Ironically, the first martyr in the American Revolution was an escaped slave from Massachusetts named Crispus Attucks, who rallied the weak-willed colonists to fight against British regulars in what later became known as the Boston massacre. The gallantry of the Black soldiers at the Battle of Bunker Hill so alarmed George Washington and his fellow white racist officers, that they forbade further enlistment of Blacks into their ranks for fear that the British army might do the same. But when the deposed royal governor of Virginia, Lord Dunmore, offered Black slaves freedom if they would fight on the British side, Washington reversed his position.
It is impossible to fathom the anger and frustration of Blacks in the US without looking into the history of their valiant struggle to gain freedom and rights as equals. In 1860, just before the outbreak of the Civil War, there were nearly 4 million enslaved Blacks laboring under abominable conditions that should have been an affront to any human being. In addition to enduring the institutionalized indignities of the dawn-to-dusk forced labor, brutal discipline and squalid living conditions, Black families were routinely destroyed at the whims of their white masters who separated daughters from mothers and sons from fathers when sold like cattle at slave auctions. Black children were wrenched from childhood and forced into the fields at age six or seven; by ten they were tasked with the labor of an adult. In short, Blacks in America were denied their inalienable human rights and suffered every imaginable indignity.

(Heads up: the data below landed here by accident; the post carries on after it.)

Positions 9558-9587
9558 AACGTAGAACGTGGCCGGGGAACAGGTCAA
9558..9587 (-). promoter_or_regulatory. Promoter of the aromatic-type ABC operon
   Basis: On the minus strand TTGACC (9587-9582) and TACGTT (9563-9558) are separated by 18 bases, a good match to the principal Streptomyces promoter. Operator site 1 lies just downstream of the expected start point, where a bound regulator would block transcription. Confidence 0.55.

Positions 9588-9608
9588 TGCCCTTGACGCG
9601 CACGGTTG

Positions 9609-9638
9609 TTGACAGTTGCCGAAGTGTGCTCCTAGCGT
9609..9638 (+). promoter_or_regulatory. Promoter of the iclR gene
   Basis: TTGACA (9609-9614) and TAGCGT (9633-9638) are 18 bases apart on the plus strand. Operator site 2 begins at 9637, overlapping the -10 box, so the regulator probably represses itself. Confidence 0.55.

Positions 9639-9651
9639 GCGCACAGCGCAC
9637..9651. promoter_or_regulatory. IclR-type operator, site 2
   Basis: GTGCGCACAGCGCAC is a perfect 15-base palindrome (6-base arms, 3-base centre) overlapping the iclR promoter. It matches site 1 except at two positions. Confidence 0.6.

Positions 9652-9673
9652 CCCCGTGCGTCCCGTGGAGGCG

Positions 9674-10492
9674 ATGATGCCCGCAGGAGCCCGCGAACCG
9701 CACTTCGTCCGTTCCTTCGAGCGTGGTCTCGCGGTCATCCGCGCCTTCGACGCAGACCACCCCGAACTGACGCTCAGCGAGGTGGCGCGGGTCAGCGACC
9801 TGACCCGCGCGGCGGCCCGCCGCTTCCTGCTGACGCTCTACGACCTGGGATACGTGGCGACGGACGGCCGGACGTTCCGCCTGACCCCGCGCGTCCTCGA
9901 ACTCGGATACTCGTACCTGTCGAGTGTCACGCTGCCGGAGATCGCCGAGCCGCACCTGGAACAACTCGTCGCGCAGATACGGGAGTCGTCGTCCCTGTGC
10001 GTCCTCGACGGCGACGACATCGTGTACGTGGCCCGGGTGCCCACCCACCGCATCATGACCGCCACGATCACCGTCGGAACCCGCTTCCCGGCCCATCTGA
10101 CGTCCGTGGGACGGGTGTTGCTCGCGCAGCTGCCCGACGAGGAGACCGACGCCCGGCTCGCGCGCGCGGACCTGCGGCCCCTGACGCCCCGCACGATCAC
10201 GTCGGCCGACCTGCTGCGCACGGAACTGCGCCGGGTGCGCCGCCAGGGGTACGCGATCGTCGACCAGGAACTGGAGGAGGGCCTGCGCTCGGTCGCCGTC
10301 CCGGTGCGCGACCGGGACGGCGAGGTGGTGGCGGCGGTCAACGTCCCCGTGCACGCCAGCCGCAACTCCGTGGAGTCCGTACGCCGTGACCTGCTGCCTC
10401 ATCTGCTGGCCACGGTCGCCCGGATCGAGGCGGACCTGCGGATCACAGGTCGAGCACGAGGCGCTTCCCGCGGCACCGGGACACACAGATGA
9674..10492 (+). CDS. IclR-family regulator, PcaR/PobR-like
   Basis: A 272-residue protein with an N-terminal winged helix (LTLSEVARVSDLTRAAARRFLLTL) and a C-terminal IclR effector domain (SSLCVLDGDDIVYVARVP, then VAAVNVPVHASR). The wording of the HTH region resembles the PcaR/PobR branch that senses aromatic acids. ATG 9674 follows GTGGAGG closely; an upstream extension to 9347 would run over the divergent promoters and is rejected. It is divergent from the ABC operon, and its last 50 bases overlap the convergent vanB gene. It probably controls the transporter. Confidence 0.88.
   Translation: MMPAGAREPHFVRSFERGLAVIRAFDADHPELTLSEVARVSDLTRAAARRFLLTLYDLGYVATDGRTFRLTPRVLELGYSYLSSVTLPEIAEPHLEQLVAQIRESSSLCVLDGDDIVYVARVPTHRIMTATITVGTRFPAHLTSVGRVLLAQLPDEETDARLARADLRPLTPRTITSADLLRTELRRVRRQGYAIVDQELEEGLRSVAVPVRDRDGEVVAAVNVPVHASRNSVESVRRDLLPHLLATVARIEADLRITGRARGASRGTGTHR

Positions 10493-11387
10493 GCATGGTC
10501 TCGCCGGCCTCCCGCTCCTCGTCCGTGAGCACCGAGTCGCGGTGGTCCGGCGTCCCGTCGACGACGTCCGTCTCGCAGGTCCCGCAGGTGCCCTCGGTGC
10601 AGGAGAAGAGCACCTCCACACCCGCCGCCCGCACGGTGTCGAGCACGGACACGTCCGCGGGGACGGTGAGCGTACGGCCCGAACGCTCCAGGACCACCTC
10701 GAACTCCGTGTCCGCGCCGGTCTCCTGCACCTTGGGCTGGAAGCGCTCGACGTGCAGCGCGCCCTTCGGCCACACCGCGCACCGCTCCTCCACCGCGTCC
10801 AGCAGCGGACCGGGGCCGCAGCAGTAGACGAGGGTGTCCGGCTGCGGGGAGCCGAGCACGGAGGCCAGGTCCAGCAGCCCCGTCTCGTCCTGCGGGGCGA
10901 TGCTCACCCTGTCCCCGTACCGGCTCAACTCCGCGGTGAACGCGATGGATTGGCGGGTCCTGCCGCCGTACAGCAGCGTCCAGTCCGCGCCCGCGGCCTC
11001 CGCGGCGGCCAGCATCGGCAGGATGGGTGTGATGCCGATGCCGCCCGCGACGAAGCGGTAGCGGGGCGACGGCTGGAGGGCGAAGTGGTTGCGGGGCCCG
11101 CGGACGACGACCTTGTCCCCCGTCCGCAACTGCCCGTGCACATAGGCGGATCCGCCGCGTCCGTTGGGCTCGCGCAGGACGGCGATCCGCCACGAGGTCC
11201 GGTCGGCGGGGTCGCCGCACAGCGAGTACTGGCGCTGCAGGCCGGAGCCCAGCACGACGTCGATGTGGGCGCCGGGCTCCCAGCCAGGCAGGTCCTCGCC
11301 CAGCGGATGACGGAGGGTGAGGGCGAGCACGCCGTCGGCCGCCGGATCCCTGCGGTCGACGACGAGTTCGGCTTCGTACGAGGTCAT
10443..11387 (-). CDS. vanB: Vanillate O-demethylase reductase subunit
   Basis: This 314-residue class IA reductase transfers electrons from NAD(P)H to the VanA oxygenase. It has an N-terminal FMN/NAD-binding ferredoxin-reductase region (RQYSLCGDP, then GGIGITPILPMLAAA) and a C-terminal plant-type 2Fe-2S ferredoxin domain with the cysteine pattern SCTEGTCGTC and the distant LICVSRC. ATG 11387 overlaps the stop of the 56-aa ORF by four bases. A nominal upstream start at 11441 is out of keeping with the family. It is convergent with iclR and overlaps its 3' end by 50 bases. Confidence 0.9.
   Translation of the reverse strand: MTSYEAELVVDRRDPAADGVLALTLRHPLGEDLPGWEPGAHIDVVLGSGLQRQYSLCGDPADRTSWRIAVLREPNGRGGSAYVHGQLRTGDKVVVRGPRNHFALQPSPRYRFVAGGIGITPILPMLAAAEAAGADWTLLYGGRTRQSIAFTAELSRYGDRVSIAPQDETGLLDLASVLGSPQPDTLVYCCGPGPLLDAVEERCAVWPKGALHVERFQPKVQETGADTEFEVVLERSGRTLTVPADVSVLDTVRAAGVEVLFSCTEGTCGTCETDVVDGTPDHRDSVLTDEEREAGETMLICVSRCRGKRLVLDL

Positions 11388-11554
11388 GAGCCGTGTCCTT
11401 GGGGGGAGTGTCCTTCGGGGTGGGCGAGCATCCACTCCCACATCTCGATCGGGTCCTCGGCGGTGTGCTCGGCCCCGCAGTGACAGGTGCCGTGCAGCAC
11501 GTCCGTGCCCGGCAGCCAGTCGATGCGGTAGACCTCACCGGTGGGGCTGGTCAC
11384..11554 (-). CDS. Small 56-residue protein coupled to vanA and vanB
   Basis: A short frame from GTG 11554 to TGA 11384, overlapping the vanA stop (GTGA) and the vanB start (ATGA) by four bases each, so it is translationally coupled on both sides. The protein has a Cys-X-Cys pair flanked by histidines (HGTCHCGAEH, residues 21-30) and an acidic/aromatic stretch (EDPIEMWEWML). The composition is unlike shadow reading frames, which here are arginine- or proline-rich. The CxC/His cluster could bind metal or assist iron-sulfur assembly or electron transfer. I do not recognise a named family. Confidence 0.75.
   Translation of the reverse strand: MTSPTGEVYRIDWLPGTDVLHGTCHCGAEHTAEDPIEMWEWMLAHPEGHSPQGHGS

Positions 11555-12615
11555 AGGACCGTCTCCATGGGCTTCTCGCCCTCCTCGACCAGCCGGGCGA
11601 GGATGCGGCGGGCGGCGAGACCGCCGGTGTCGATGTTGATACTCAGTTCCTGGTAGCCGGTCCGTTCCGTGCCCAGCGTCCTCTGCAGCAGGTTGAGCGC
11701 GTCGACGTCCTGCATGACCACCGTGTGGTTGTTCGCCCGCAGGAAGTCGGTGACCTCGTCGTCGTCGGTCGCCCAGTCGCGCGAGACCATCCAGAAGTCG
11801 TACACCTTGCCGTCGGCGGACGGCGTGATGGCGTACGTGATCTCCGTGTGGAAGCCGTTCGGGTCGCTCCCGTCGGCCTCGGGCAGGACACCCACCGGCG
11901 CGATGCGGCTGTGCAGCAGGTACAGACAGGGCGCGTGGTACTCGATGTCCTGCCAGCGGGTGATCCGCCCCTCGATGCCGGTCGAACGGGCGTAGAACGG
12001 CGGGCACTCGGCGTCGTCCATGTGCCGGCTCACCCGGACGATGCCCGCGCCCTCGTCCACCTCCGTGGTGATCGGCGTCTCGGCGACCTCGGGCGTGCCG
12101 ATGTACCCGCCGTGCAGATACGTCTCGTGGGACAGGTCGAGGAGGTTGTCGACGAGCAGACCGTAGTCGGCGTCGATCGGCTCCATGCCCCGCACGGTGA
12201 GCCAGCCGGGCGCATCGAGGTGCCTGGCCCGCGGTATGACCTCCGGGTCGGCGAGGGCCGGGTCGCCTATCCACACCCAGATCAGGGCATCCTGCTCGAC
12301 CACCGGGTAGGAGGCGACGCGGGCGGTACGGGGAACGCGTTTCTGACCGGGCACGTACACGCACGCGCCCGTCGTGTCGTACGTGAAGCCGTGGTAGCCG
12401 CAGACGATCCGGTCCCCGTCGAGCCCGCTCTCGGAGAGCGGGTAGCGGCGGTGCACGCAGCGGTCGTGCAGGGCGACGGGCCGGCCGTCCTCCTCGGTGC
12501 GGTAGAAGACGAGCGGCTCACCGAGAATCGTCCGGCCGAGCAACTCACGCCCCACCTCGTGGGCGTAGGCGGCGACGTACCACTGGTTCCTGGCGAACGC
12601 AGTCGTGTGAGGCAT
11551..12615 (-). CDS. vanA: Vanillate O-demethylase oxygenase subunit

While US school children are taught that Abraham Lincoln freed the slaves, in truth he manipulated the slavery issue for political advantage. That he was a racist is clear from his initial meetings in 1862 with Black leaders, whom he informed in no uncertain terms that it was their duty to leave America. Proposing the establishment of a Black colony on land in Central America, under white leadership of course, Lincoln said, “You and we are different races. We have between us a broader difference than exists between almost any two other races. … It is better for us both … to be separated.” As late as April 1865, just before the end of the war, Lincoln was still considering mass deportation of “freed” Blacks, but finally gave up on the idea due to the inadequacy of available means of transport.